With 38 million members, AARP is one of the largest membership organizations in the world, but it’s also a major publisher with a huge audience. Now, the nonprofit group is opening its enhanced audience targeting capabilities to all advertisers.
The organization, which operates AARP.org and email newsletters along with its core print publications, has compiled an ad network of sorts by partnering with around 600 sites often visited by the 50-plus crowd. Those include Grandparents.com and personal finance site Kiplinger.
The idea is to put the group’s proprietary data to use to create broader reach for advertisers outside AARP.org. Advertisers that have tested the system include Aetna, GNC, Harper Collins, JPMorgan Chase, Starwood Hotels, UnitedHealthcare, Walmart, and La Quinta Inns and Suites.
While the AARP membership – a powerful voting bloc – may seem especially attractive to political and advocacy advertisers, it is illegal for the group as a nonprofit to be affiliated with any political organizations.
“There’s been more advertiser demand than we’ve got supply of inventory,” said Peter Zeuschner, northeastern advertising manager for AARP. The system, in beta for about six months, combines AARP data with Scarborough Research data and demographic data to segment members into categories such as people in their 50s with kids in the household, or empty nesters in their 60s.
In addition to accessing inventory on partner sites, AARP is targeting through ad networks, said Zeuschner. In its own digital properties, the group offers display and in-stream video ads, microsites, and email newsletter ads.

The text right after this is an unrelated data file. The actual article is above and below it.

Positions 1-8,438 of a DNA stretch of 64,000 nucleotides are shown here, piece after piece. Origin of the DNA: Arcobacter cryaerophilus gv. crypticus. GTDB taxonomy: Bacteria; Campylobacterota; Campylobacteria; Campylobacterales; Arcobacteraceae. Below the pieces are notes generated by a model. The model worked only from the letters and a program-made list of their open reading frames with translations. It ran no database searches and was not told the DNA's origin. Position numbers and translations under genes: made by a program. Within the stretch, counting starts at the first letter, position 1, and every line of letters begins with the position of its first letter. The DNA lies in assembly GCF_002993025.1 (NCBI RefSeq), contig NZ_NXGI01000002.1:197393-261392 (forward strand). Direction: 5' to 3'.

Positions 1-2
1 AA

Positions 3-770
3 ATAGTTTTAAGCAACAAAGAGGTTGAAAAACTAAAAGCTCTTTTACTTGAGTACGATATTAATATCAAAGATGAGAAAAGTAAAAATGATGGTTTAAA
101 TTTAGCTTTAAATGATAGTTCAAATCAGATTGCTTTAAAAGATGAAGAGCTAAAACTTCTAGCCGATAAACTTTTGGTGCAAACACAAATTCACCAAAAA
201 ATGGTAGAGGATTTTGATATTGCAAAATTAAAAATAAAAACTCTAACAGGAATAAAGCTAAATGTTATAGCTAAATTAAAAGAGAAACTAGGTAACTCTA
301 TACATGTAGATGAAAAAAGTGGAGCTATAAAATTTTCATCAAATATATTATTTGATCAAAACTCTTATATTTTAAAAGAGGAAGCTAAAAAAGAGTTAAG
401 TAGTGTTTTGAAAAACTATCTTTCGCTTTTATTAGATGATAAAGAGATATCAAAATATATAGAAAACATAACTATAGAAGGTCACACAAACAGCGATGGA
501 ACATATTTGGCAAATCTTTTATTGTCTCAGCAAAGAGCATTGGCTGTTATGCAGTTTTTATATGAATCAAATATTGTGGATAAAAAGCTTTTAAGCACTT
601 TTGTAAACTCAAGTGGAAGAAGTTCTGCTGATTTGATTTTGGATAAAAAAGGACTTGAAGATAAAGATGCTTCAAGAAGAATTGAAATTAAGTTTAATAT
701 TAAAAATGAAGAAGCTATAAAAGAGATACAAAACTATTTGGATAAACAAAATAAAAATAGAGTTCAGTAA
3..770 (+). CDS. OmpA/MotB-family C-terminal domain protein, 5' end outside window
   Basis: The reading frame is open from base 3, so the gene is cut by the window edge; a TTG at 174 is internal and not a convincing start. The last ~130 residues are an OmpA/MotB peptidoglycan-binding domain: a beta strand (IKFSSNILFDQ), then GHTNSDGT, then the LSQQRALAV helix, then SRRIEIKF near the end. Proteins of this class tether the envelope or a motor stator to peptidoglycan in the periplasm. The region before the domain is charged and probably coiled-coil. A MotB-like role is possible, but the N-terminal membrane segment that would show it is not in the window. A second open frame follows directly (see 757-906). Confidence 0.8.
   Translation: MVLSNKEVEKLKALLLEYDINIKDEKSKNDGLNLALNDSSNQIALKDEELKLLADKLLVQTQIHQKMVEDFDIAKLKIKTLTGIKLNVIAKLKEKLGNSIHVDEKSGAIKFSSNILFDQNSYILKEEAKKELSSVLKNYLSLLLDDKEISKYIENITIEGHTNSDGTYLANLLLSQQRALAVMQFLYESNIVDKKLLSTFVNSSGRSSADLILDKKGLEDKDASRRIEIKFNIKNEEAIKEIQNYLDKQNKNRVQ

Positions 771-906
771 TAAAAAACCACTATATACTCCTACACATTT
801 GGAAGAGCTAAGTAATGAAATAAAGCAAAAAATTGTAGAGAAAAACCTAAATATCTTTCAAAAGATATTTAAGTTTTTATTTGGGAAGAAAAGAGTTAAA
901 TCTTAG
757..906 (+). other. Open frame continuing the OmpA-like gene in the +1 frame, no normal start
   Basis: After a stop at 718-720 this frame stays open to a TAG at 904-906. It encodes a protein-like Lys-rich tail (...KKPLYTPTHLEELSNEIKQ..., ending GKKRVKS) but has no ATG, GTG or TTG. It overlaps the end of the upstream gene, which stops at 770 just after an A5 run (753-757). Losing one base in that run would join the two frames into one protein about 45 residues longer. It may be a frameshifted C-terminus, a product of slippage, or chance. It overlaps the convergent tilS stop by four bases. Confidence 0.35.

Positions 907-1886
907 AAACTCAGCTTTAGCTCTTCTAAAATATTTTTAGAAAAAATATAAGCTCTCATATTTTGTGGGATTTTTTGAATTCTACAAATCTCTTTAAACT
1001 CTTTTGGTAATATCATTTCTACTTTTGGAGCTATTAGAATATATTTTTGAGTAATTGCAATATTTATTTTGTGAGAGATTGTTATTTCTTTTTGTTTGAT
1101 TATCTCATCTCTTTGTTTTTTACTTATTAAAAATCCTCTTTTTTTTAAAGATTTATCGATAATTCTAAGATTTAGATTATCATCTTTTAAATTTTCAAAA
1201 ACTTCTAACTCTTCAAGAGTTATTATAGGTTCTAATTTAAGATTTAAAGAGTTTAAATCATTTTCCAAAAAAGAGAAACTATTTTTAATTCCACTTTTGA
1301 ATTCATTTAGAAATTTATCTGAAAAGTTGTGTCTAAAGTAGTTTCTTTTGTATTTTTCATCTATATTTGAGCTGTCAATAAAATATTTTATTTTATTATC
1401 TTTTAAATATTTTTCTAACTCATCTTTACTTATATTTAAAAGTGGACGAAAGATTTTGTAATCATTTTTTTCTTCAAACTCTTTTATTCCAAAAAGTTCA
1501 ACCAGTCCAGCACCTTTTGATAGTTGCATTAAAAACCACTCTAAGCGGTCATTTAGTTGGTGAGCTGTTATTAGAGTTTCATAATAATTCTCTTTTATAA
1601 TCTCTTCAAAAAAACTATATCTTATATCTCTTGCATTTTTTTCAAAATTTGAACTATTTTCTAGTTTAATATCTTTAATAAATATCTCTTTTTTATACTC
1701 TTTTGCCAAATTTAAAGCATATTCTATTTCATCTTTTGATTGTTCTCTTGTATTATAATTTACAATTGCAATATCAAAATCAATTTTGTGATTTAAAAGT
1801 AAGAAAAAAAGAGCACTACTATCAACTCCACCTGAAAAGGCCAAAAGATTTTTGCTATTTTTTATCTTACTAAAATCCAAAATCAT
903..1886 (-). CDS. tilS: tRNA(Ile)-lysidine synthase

“They’ve taken the opportunity to use their member base to try to get some differentiation into the 50-plus market,” said Amy Bartle, director of media and digital marketing for La Quinta. To drive consideration and bookings during the summer travel season, the hotel chain ran display ads from May through September targeting AARP members identified as likely to travel.
“Not everybody over the age of 50 travels,” said Bartle, so targeting by age through ad networks can sometimes be too broad. La Quinta is planning to work with AARP again in 2012.
The “audience extension,” as AARP calls it, could be considered a late entry to the vertical ad network field, which exploded around three years ago as well-known media brands such as Martha Stewart Living Omnimedia partnered with smaller sites to form networks targeting niche audiences.
In general terms, AARP categorizes its members into three segments: those in their 50s, 60s, and 70s. “More than half of the folks in the 50s segments have kids in their households,” said Zeuschner. “They’re very much part of the workforce.” Members in their 60s tend to be more interested in travel and often have more money to spend. Seventy-somethings are in the retirement phase of life and typically are concerned with their finances and health, he said. AARP produces different versions of its print magazine tailored to each group.
A selling point for AARP.org, suggested Zeuschner, is the slightly more focused mindset of site visitors. “If nothing else they’re acknowledging that they’re 50-plus if they visit the site,’ he said. “It’s a life-stage mindset.”